‘Have a real one,’ Bridie offered an open packet of cigarettes before sitting down on the sofa opposite Sukey. She’d placed two coffee mugs on the table between them and Dolores was leaning against Sukey’s chair sucking coke out of a bottle with a straw. The room was clean, warm and comfortable.

‘Good riddance to bad rubbish,’ Bridie said as she settled down and took a deep draw on her cigarette. ‘He’s a killjoy and a sourpuss.’

‘John, you mean?’ Sukey asked.

‘The very one. John himself.’

‘But, don’t you want him back?’

Bridie laughed. ‘Why should I? He’s only good for one thing and that’s putting food on the table.’

‘How’ll you manage?’

‘I’ll get onto the social, first thing tomorrer. And on top of that, I’ll be able to earn a bit myself. I’ll become a working girl again.’ She winked at Sukey, grinning.

‘But what about the children?’

‘Night work, if you understand me.’

‘Oh,’ said Sukey, thinking that she did. ‘Here?’

‘Here of course. The last time he went off, I did fine by myself; a few regulars. The ones that get it over nice and quick are the best. But John wanted us to have another go and as I was expecting the baby and beginning to show, I let him come back.’

‘I don’t know that I’d want to do it,’ Sukey said slowly.

‘If you’re going to put up with it you may as well get paid for it. Don’t tell me you haven’t done it, hanging out with those yokes from upstairs.’ Bridie leant forward, coughing, her face red from laughing. Sukey started to smile. For the first time for several weeks, she was almost happy; for months, she realised, she’d been feeling as if she was unreal and distant from other people, a physical feeling as if her blood was flowing slow and cold through her body.  

‘They’re a strange lot your friends,’ Bridie said.

‘Yes,’ Sukey said, wondering how she’d come to be sharing a flat in Camden Town with hippies and drug dealers, while an almost prostitute with two young children lived downstairs. She imagined her parents and how they lived as if they were so very pleased with themselves and their large newly bought magnolia-painted house, tastefully decorated with antiques and thick rugs. She pictured her mother arranging flowers and preparing crème brulée for a dinner party, her father coming home from the office and pouring whisky into cut-glass tumblers before sitting down to enjoy the comfort of his well-looked-after home. She thought of her elder sister at university, her younger one still at boarding school, both of them planning to marry men with careers and prospects.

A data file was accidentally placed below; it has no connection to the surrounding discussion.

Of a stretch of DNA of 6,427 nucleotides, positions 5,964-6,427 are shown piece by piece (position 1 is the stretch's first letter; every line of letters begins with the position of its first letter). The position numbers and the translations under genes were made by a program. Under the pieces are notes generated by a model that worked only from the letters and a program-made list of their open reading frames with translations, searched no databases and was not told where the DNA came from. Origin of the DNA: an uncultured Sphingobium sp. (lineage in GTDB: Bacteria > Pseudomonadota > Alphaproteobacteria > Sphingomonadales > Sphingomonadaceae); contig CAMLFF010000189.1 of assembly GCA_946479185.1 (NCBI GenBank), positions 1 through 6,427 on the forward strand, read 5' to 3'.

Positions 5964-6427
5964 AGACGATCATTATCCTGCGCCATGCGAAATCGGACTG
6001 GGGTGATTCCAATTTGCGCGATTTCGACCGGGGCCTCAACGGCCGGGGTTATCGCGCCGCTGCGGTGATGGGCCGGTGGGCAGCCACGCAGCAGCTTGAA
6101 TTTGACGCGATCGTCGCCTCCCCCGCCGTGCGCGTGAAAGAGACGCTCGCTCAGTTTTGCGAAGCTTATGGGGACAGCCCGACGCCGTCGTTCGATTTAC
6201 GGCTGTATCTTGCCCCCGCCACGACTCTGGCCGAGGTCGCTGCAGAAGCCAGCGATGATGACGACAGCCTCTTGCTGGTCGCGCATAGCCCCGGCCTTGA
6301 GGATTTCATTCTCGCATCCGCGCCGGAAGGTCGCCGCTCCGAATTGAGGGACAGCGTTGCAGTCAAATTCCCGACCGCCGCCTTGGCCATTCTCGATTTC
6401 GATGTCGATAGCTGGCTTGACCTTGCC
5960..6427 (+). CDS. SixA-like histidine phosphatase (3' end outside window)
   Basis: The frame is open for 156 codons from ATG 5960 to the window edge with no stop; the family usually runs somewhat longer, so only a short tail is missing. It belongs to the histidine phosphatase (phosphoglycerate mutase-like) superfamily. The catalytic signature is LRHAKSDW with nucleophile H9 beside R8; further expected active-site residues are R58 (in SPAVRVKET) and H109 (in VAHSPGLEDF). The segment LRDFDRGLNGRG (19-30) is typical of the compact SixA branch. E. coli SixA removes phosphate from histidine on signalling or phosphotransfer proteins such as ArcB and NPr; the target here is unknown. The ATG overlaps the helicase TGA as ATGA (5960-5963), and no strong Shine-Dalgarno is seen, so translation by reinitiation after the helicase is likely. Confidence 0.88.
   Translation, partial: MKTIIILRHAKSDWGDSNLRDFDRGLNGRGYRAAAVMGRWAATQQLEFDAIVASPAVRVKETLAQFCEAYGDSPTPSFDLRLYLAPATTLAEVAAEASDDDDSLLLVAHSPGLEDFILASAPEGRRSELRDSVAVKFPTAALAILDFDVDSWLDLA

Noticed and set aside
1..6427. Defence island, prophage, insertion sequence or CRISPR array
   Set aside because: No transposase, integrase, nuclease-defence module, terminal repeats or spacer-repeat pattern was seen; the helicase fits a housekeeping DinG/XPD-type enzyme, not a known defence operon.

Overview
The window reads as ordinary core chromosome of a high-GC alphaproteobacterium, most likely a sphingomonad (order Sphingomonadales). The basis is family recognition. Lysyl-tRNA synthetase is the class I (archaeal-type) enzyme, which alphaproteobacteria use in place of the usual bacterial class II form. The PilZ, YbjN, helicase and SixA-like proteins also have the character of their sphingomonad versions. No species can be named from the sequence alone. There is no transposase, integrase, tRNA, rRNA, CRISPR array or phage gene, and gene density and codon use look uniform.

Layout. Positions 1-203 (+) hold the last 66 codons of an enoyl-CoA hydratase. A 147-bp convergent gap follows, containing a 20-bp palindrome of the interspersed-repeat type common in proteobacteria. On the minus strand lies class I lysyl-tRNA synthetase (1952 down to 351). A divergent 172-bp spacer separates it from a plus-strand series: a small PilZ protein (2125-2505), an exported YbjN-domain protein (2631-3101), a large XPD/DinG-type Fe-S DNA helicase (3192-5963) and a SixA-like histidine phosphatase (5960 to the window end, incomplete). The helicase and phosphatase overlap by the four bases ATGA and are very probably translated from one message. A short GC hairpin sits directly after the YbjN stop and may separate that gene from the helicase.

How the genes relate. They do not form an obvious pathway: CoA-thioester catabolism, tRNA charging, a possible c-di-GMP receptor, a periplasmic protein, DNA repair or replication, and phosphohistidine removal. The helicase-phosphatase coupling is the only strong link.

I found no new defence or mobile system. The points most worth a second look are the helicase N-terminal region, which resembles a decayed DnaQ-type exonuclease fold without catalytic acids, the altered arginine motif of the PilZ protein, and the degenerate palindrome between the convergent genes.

‘You and that Minnie, are you sisters?’

‘No,’ said Sukey, sitting up straight. ‘No, we’re not, we’re… we’re not even friends.’

‘Oh. I was sure you were cousins at the very least, you two are so alike.’

‘Are we?’

‘Not so much in looks, though you’re both fair.’

‘I’m blonde,’ Sukey said, feeling that she could say such things to Bridie, ‘and Minnie’s mousy.’ 

‘And you’re both little.’ Bridie raised her heavy bosom, put her hand on her cleavage and laughed. ‘But mainly you’ve got the same sort of voices. You’re both such posh girls.’

‘I suppose we are,’ Sukey said. She picked up her coffee cup, swirling it round and staring into it. She raised it to her lips and drank. ‘I better be going,’ she said.

‘No need on my account. Have another fag. I’ve not got a dinner to cook tonight now himself has gone and I’m free till Baby John wakes up.’

 

‘Anyone seen Malc?’ Ted asked opening the kitchen door. He came in, taking off his coat and hanging it over the back of the armchair

‘No,’ said Sukey looking at the clock on the mantelpiece and wondering what time she’d be able to go to bed. Now that she had a job, a sort of job, she found sleeping in the kitchen difficult, so often one or the other of the other tenants would want to stay up late. She’d taken to getting into her pyjamas in the loo, spreading the cushions on the kitchen floor and covering herself with the blankets while two or more of them sat at the table, smoking and talking. Often she barely dozed, and when she did sleep well, she sometimes woke in the morning to the sound of Jaz and Beaky or Ted and Malc still at the table, stoned and rambling. She thought with longing of the empty house where she used to live and the long nights, often lasting well into the day, of deep, heavy sleep.

‘I think Malc’s more or less moved in with Jojo,’ Kitty said. ‘He’s not given me the rent for this week.’ She turned from the sink to wipe the table. Jaz raised his glass as Kitty and her cloth moved close to it. Sukey watched her plump body as she worked, thinking how nimble she was for someone so large.